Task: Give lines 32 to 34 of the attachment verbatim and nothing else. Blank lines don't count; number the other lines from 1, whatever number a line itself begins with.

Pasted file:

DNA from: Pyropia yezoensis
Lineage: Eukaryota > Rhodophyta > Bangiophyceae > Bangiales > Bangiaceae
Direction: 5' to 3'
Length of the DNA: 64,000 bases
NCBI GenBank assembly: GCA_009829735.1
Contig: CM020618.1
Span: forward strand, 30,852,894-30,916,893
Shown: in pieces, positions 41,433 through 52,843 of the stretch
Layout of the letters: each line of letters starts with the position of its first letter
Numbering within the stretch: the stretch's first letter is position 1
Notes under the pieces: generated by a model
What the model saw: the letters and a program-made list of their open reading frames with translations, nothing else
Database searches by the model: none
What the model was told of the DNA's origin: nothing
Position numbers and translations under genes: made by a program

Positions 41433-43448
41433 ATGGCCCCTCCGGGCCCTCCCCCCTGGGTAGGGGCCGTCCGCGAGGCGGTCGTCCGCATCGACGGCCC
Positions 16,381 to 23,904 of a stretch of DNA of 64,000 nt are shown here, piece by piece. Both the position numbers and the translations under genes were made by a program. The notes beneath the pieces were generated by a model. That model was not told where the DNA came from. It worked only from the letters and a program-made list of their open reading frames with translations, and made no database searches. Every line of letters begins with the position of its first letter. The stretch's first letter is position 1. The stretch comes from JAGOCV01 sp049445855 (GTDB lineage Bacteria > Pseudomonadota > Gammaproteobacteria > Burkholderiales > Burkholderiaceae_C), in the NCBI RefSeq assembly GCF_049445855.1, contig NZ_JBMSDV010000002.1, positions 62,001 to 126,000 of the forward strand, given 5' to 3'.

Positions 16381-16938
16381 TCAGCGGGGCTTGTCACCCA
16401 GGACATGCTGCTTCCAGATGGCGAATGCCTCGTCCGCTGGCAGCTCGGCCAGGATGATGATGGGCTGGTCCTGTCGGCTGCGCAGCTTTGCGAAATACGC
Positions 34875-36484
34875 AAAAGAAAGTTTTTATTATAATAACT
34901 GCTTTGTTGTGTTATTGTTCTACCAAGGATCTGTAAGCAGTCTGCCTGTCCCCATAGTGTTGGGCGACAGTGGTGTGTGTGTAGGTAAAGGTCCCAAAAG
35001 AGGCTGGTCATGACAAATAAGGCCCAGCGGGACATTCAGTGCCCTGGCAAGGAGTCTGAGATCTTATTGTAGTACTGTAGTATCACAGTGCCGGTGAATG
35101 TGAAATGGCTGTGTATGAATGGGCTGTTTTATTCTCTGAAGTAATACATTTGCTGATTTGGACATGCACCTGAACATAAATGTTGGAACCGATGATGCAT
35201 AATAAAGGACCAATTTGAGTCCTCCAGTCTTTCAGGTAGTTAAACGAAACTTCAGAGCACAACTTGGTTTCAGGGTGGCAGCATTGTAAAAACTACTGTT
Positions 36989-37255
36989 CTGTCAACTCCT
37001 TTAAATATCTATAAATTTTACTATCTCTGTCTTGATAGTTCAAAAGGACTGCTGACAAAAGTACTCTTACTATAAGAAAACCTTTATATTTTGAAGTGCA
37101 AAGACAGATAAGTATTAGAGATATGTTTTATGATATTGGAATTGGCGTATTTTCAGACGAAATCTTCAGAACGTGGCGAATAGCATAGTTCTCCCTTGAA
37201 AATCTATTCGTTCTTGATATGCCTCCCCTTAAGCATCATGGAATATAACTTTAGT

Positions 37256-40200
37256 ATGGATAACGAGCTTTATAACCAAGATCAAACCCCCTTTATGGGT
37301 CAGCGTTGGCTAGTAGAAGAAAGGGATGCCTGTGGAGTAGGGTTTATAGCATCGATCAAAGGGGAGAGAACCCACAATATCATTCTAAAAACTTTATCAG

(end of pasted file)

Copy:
37201 AATCTATTCGTTCTTGATATGCCTCCCCTTAAGCATCATGGAATATAACTTTAGT

Positions 37256-40200
37256 ATGGATAACGAGCTTTATAACCAAGATCAAACCCCCTTTATGGGT